Warnings about the end of a government ban in England overlook the methods landlords have already been using to turf out tenants
For weeks, newspapers and campaigners have been warning of a looming evictions crisis. Of landlords free again, as of this month, to set the bailiffs on their tenants. Of hundreds of thousands of people losing their homes. Of an entire market teetering on a “cliff edge”. A terrifying prospect – except it doesn’t lie in the distance. An evictions crisis is already here and it is ripping through people’s lives.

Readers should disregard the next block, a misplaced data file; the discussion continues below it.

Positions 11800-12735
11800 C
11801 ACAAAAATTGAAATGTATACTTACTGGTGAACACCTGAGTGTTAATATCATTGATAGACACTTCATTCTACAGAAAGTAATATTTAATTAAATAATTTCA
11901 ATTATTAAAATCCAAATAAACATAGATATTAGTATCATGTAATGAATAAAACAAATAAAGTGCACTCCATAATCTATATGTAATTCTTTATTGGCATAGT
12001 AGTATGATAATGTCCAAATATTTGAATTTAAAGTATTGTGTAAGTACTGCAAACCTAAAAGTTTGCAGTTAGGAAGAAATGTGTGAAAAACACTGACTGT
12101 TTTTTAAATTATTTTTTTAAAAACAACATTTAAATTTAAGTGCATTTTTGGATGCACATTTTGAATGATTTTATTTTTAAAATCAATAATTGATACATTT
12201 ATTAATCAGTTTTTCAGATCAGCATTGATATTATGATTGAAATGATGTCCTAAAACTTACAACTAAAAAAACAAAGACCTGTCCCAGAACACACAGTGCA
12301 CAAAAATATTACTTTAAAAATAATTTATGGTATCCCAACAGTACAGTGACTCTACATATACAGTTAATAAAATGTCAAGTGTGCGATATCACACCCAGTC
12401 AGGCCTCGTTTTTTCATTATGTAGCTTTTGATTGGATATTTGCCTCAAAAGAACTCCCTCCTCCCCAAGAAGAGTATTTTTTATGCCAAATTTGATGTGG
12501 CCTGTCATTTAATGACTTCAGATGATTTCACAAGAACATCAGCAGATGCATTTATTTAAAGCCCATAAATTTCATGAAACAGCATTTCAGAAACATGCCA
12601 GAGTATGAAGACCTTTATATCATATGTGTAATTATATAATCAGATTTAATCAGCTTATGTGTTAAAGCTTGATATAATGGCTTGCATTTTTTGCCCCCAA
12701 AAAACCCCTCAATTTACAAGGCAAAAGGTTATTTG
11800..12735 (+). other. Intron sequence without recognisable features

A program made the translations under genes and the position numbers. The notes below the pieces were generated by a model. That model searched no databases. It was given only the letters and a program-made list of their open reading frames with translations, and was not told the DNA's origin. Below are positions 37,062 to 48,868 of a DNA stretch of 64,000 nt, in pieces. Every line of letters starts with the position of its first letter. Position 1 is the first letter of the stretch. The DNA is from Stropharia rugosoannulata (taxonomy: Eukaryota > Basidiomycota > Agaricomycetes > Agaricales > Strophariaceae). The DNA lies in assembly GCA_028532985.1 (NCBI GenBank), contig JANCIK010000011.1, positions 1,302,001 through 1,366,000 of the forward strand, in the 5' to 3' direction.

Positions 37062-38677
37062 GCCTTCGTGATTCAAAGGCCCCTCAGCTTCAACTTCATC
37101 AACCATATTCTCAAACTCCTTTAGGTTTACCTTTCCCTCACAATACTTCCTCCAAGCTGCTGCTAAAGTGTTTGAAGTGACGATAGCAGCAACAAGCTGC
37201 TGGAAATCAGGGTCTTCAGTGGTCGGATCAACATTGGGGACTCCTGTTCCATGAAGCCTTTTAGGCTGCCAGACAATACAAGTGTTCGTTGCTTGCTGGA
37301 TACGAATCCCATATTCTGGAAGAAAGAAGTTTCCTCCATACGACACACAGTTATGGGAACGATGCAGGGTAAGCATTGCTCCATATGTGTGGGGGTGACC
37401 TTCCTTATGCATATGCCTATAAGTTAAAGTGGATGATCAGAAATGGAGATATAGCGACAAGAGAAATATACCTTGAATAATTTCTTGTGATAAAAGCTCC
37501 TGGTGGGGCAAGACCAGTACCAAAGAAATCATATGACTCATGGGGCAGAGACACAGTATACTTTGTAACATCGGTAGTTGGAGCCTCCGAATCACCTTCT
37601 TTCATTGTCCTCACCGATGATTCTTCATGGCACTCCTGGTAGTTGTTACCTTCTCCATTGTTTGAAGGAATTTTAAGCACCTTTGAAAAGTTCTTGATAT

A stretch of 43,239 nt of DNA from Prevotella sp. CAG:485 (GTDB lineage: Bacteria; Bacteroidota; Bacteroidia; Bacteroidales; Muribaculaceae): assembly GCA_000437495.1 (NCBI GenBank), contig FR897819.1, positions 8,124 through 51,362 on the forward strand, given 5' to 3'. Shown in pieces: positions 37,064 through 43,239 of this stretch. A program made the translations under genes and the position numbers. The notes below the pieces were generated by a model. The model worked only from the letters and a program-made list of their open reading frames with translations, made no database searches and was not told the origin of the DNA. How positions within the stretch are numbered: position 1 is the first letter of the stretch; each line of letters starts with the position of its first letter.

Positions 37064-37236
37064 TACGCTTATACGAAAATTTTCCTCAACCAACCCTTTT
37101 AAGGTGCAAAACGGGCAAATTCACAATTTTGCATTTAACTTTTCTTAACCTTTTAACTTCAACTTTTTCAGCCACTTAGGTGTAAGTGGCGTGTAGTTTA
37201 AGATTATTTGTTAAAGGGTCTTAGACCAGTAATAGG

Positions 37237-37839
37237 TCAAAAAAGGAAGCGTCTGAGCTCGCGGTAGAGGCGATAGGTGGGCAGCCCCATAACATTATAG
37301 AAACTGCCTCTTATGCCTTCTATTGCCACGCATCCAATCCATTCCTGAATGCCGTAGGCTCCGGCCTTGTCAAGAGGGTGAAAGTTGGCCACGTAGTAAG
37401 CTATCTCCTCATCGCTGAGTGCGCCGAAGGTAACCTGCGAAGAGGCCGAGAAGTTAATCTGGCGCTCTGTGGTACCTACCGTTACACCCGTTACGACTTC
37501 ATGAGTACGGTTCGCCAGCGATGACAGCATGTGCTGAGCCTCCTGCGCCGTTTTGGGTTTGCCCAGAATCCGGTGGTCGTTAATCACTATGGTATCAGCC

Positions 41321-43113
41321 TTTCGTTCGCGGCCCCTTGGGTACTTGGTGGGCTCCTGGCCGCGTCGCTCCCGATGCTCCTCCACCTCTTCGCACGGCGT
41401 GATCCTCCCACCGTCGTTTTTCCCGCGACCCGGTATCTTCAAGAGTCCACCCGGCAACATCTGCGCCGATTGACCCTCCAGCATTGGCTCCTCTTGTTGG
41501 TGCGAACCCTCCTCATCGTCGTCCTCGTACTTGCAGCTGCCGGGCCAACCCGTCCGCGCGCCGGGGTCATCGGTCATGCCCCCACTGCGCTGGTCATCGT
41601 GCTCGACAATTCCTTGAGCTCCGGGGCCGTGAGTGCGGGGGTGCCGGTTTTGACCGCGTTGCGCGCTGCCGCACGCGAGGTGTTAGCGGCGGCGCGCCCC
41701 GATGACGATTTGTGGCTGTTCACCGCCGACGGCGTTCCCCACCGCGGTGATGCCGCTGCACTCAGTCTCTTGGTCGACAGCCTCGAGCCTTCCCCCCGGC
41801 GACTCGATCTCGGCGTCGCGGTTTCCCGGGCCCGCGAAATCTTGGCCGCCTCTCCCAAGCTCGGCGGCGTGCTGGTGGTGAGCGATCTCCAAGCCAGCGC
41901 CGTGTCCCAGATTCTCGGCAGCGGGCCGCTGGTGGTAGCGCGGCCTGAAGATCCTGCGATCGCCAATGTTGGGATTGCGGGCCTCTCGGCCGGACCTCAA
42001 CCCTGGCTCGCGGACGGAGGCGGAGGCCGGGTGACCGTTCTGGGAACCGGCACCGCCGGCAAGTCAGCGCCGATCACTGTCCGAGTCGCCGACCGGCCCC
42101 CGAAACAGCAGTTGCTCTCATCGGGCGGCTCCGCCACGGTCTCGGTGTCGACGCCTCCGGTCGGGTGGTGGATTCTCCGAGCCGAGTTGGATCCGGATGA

That is not what I expected when I began writing this column. I was looking for signs of a storm brewing now that the evictions ban in England is over and it’s legal again for landlords to send in bailiffs to turf out tenants. Then I headed to Hackney, east London, to one of the Victorian townhouses lined along a roaring main road. Marching to the top, I walked into a flat whose tenants didn’t feel protected by the ban.
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